In an event that bore striking similarities to an Apple product launch, Xiaomi CEO Lei Jun made several references to its Silicon Valley rival, comparing the Mi 4 to an iPhone.
"Our product really is better than the iPhone," Lei said.
The Mi 4's release comes as smartphone giants are feeling the pressure from budget offerings in China. Smartphone makers in China accounted for 35 percent of global shipments in the first quarter of 2014, compared with 12 percent from their U.S. counterparts, according to Canalys.
Pressure from low-end device makers saw Samsung issue a profit warning this year, while Apple's response has been to release the iPhone 5C, its cheaper offering.
Xiaomi's sales have been rapidly growing and after being founded in 2010 is now the world's sixth-largest smartphone vendor with 97 percent of its shipments being in mainland China, Canalys data showed.
And it is in China that Xiaomi will call the biggest damage to its mainstream rivals – with Samsung – the current leading smartphone vendor in China – the most under pressure from the release of the Mi 4, analysts told CNBC.
"I think that a company like Xiaomi probably is a threat more for Samsung because the growth of the market is shifting towards the low end tiers of smartphones," Roberta Cozza, research director at Gartner, told CNBC in a phone interview.
"More competition will come to Samsung from companies like Xiaomi that will come into the market that try to target the mainstream user."
Mi 4 specs
The Mi 4 specs rival the top tier iPhone and Samsung devices with a 5-inch screen and Android operating system. It also boasts a 13 megapixel rear camera.
Xiaomi's phone will retail at around $320 for the 16 gigabyte model or $400 for the 64 gigabyte model. Apple's iPhone 5s retails at $649 while Samsung's Galaxy S5 sells for around the same price.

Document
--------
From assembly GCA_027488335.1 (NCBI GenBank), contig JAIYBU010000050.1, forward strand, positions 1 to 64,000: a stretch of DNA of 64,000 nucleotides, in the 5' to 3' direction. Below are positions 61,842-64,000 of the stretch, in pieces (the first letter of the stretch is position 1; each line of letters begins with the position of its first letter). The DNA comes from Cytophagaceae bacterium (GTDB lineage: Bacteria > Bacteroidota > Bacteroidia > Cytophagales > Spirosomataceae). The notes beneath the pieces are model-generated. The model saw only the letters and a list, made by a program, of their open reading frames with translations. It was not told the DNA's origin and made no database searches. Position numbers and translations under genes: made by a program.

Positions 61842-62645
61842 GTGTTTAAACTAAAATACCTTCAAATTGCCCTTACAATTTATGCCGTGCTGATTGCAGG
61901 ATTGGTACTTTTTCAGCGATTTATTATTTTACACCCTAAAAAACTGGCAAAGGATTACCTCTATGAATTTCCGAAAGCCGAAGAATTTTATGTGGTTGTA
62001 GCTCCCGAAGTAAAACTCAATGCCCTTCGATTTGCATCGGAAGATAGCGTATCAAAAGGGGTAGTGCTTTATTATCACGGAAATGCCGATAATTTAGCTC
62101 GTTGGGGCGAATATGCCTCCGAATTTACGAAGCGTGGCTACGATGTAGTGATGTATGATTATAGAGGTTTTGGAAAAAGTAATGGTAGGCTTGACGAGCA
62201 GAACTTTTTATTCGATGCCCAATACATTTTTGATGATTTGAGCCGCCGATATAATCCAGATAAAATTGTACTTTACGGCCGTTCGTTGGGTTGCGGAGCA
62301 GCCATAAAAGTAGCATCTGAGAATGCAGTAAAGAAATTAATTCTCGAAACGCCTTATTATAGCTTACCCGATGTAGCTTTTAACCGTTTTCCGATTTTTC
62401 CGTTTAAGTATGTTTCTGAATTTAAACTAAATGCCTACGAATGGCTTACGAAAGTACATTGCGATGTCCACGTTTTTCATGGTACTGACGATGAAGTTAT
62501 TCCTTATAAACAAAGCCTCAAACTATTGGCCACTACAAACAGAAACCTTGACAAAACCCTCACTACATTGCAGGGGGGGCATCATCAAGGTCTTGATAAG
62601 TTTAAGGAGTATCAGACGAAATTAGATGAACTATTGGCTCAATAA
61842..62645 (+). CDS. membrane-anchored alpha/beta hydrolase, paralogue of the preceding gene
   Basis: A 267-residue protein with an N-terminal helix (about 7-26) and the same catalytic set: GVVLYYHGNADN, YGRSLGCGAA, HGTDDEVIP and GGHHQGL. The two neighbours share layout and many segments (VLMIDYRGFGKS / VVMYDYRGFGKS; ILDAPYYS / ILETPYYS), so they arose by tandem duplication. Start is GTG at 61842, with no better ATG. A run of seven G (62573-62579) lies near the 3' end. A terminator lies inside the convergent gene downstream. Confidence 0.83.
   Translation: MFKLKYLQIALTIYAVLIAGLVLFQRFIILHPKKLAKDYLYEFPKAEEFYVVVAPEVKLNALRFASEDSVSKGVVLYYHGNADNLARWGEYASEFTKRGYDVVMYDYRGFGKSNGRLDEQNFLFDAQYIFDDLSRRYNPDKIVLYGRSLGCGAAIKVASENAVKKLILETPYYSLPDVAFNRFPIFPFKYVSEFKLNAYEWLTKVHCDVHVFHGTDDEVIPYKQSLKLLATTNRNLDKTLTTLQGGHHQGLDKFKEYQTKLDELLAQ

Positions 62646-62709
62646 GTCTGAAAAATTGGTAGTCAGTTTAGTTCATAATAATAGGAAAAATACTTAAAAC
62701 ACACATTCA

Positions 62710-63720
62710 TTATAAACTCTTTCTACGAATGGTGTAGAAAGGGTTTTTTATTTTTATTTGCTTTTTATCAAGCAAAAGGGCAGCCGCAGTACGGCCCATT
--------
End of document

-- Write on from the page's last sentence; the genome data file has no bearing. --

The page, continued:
Business model could 'fall apart'
Xiaomi sells its phones for not much more than the cost price in a fiercely competitive smartphone market. It sold 18.7 million phones in 2013 and is eyeing up a 60 million sales target for this year.
The lower cost of the company's devices is due to the fact that it sells solely through its online channel and does not do partnerships with carriers which often subsidise the phone in developed markets through a line rental system.
Xiaomi also has its own version of the app store and makes money from the content it sells. While this approach is working in Asia, the model may "fall apart" if the firm tries to expand into developed markets, according to analysts.
"The big challenge for them is the fact they would have to change their business model if they move into developed markets because Google Play is firmly entrenched as the app store of choice," Daniel Gleeson, mobile analyst at IHS, said in a phone interview.
"The whole way that Xiaomi's model is set up doesn't translate well at all."
- By CNBC's Arjun Kharpal